Effective diffusion coefficients are often required for kinetic descriptions of biofilms. Many previous studies have measured diffusion coefficients for specific molecule-biofilm combinations. As a result, many biofilm researchers today rely on literature values of diffusion coefficients for their own biofilm system. However, the reported diffusion coefficients in literature fall within a wide range, even for the same molecule. One potential cause of this range is the accuracy of the methods used to measure diffusion coefficients. The objective of this study was to determine the precision (similarity between repeated experiments) and bias (difference between measured and true diffusion coefficient) of six common methods. The six selected methods were based on determining mass balances and on microelectrode measurements. The precision and bias were quantified based on mathematical models of the six methods, with oxygen diffusion in granular sludge as a case study. The precision was assessed by a Monte Carlo uncertainty analysis, which considers the propagation of uncertainty in the input experimental parameters. The bias was determined for six potential sources of error: solute sorption, biomass deactivation, a concentration boundary layer, granule roughness, granule shape, and granule size distribution. From the Monte Carlo analysis, it followed that the precision of the methods ranged from 4-77% relative standard deviation. The microelectrode methods were more accurate than the mass balance methods. The bias due to the combined effect of the six errors was an underestimation of the diffusion coefficient by 74%. This shows that current methods are unable to accurately determine diffusion coefficients. We do not propose improvements to the current methods, but instead discuss why inaccurate diffusion coefficients are sufficient for accurate engineering of biofilm processes.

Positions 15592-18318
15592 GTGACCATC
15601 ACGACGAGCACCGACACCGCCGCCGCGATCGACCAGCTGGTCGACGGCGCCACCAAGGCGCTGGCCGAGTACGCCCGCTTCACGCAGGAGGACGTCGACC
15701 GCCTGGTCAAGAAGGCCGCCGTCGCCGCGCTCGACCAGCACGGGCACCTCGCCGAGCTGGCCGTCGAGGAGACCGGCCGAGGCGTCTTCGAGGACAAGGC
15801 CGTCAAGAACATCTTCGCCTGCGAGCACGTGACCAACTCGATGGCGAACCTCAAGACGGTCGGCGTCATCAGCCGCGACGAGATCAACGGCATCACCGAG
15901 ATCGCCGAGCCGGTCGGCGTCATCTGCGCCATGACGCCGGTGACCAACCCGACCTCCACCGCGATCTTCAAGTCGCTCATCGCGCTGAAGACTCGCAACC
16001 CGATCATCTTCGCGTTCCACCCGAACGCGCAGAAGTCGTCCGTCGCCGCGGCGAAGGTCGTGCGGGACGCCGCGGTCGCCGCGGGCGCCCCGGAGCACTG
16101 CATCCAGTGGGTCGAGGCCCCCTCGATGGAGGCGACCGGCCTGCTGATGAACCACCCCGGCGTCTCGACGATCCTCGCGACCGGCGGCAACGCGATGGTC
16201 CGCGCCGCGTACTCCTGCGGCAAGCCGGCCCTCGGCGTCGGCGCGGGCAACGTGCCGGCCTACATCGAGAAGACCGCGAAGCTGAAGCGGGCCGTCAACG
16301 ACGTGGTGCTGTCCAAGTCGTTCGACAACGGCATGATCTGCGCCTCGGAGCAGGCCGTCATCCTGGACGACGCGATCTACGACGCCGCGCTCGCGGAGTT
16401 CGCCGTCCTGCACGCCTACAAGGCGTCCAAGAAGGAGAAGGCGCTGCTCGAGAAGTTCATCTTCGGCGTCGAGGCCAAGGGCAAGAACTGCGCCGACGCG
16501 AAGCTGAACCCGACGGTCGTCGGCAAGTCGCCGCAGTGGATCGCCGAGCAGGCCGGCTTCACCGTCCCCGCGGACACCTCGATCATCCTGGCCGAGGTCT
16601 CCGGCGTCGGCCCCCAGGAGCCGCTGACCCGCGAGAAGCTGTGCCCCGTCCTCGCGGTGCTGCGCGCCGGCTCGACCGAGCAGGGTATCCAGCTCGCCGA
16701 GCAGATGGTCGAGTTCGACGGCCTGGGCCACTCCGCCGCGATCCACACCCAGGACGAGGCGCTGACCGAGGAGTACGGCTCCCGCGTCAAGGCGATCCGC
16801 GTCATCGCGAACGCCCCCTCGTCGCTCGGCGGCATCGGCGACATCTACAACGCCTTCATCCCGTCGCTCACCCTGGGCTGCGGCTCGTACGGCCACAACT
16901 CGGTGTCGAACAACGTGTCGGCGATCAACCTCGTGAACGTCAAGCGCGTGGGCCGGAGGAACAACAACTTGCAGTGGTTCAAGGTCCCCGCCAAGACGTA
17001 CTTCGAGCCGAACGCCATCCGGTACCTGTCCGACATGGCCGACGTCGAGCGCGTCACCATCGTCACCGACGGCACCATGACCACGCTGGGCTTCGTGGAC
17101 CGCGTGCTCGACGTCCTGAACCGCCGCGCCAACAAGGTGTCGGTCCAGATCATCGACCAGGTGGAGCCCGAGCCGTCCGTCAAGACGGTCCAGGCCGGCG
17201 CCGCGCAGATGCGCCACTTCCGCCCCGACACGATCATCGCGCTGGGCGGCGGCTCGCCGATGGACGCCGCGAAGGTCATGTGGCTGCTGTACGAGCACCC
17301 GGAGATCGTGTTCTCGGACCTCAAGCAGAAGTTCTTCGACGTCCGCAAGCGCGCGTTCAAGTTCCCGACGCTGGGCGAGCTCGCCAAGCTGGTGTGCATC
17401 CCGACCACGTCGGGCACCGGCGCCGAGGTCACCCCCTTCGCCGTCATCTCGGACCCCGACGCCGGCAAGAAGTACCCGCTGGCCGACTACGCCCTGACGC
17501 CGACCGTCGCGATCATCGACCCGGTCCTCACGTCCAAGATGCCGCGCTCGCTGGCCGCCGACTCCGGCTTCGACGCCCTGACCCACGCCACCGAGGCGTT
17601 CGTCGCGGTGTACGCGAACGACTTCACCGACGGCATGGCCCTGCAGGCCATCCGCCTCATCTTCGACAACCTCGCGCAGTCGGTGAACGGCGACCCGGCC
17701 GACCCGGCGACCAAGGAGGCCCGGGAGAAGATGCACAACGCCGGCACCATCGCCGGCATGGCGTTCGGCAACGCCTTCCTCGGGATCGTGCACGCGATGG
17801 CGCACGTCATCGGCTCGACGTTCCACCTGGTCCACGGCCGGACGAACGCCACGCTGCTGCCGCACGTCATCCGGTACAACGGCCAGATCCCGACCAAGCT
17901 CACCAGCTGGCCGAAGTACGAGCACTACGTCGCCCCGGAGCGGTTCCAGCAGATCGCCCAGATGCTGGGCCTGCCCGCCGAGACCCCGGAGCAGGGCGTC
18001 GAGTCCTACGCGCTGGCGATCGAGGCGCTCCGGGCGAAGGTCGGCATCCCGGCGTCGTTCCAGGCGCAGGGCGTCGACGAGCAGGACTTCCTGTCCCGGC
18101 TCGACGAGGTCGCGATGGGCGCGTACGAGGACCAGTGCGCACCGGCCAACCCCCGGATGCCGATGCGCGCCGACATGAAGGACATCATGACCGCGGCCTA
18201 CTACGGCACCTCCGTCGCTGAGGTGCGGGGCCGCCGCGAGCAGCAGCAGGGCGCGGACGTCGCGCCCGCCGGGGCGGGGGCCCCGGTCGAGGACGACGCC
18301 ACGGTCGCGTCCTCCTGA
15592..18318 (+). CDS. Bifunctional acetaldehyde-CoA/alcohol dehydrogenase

How to cite: van den Berg, L., van Loosdrecht, M., and de Kreuk, M.: How to Measure Diffusion Coefficients in Biofilms: A Critical Analysis, biofilms 9 conference, 29 Sep–1 Oct 2020, biofilms9-85, https://doi.org/10.5194/biofilms9-85, 2020.

14:20–14:40 |
biofilms9-152
Julian Tarsitano, Daniela Marta Russo, Leonardo Alonso, and Angeles Zorreguieta

Rhizobium leguminosarum synthesizes an acidic polysaccharide formed by the polymerization of octasaccharide repeating units containing glucose (Glc), glucuronic acid (GlcA) and galactose (Gal) in a 5:2:1 ratio with particular substitutions; most of it is secreted to the extracellular medium (EPS) and part of it is retained on the bacterial surface as a capsular polysaccharide (CPS). Rap proteins, substrates of the PrsDE type I secretion system (TISS) share at least one Ra/CDHL (cadherin-like) domain and are involved in biofilm and matrix development either by cleaving the polysaccharide (Ply glycanases) or by altering the bacterial adhesive properties. Previous studies have shown that RapA2 is a monomeric calcium-binding lectin capable of binding specifically the R. leguminosarum CPS through a Ra/CDHL domain. It was shown that the absence or excess of RapA2 in the extracellular medium alters the biofilm matrix’s properties.